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  1. #1

    Default Advice for blind horse

    I need advice from anyone who's worked with a blind horse before. My 17-year old Appy/TB cross had been blind in one eye for about four years, from recurrent uveitis. Last week, a new horse was introduced to the herd, and he was kicked in the, you guessed it, good eye. He went to the vet school that night, they said the eye was completely destroyed and there was no chance of saving it, so we opted to remove the eye because it was extremely painful and had a high risk of infection. He came home the next day, and so far has done very well. He goes out in a small paddock with his half sister (the two of them adore each other, and she has been doing her best to look out for him.) She has bells braided into her mane to let him know where she is, and I have taught him to touch anything I bang on with his nose, so he can feel where solid objects are. I used this to show him the perimeter of his stall, and of the paddock, and to let him know where food and water are. We hope to eventually move him back to a larger field, where he originally lived, and put him back on 24-hour turnout. Can anyone give me advice on other things I should be doing, how long you waited to try to ride your blind horse, (if you did) or any pitfalls I should be looking out for? He's a sweet horse with a great attitude, and I want to give him the best chance I possibly can to succeed at this. Thanks for any help you can offer!


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  2. #2
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    May. 4, 2011
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    Keep his environment as consistent as possible and put him in a turnout situation where he won't be bullied by other horses, a small herd type situation like you have now is a good idea. Obviously safe fencing and a turnout free of hazards are a must as well. Put his feed and water in the same place, but it sounds like you're doing a good job with that already.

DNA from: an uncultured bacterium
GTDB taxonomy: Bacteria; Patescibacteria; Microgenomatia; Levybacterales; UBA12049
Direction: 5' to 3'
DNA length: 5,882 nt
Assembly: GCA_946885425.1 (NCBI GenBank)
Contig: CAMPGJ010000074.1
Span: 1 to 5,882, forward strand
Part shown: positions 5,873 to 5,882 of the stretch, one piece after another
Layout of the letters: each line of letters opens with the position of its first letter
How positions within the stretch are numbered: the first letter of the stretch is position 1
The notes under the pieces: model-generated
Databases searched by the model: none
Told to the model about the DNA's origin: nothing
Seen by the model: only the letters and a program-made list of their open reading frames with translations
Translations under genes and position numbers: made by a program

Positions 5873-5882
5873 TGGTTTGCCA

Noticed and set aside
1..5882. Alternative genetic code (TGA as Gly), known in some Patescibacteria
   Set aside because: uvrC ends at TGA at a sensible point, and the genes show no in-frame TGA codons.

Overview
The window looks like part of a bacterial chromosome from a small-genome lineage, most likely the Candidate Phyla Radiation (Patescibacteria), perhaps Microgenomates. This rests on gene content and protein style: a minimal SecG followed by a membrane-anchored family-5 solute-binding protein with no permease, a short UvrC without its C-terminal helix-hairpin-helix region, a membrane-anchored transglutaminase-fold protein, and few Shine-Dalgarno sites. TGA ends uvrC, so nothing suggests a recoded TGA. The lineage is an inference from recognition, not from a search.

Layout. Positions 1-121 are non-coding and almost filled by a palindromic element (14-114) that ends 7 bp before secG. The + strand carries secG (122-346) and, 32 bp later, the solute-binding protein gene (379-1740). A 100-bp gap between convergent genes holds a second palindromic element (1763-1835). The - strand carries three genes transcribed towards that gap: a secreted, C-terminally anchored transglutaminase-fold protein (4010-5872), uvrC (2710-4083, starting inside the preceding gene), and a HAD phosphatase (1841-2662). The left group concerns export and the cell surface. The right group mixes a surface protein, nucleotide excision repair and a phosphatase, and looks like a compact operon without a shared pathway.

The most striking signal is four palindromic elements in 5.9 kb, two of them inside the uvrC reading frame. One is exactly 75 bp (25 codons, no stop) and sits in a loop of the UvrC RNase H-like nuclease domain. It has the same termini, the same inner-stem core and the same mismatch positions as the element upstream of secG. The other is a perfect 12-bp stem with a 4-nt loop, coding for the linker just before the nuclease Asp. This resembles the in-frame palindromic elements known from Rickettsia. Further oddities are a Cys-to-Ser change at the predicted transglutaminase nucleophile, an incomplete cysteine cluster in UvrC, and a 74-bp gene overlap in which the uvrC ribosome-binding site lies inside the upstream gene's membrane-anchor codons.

My boss has two completely blind horses who have lived together for years and they do great- one even bucks and plays in the field and from a distance you wouldn't know he was blind. They have 24/7 turnout in a paddock attached to the barn and their stall doors stay open so they can come and go whenever they want.

    I can't speak to the riding part other than that a client has a completely blind Appy that she does dressage with (not sure if they compete or not) who does great under saddle. I'm sure others will chime in about adjusting to riding blind horses.



  3. #3
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    Jul. 10, 2003
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    First, I'm sorry that happened. I have a horse that is blind in one eye and I live in fear that he will have an accident with the good eye. I would have freaked out.

    ANYWAY, I think one of the best ideas I have heard from someone with blind horses is to give the horse some kind of cue that they are getting near fence lines, so they aren't afraid of running into anything and thus being unwilling to move freely. They dug a very shallow trench a few feet in from their fences and filled them with gravel; somewhat like the bumps they put alongside the highway to tell you you're drifting off the road. This way the horse knows it's time to put the brakes on.

    Good luck!
    *CrowneDragon*
    As Peter, Paul, and Mary say, a dragon lives forever.



  4. #4
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    May. 5, 2011
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    I would also line the fenceline with a strip of gravel/lyme/something drastically different than grass a few feet out so the horse knows where to stop.

    I've known several blind horses that do just fine. A friend of mine has a blind Appy who lives out 24/7 with her ancient show horse. She trail rides the Appy and you'd have no idea he's blind. He's actually a great 'husband' horse.

    Another friend actually jumped her blind mare up to about 2'. She trail rode her pretty extensively as well. Other than some really odd head movements, you'd have been hard pressed to tell she was blind either.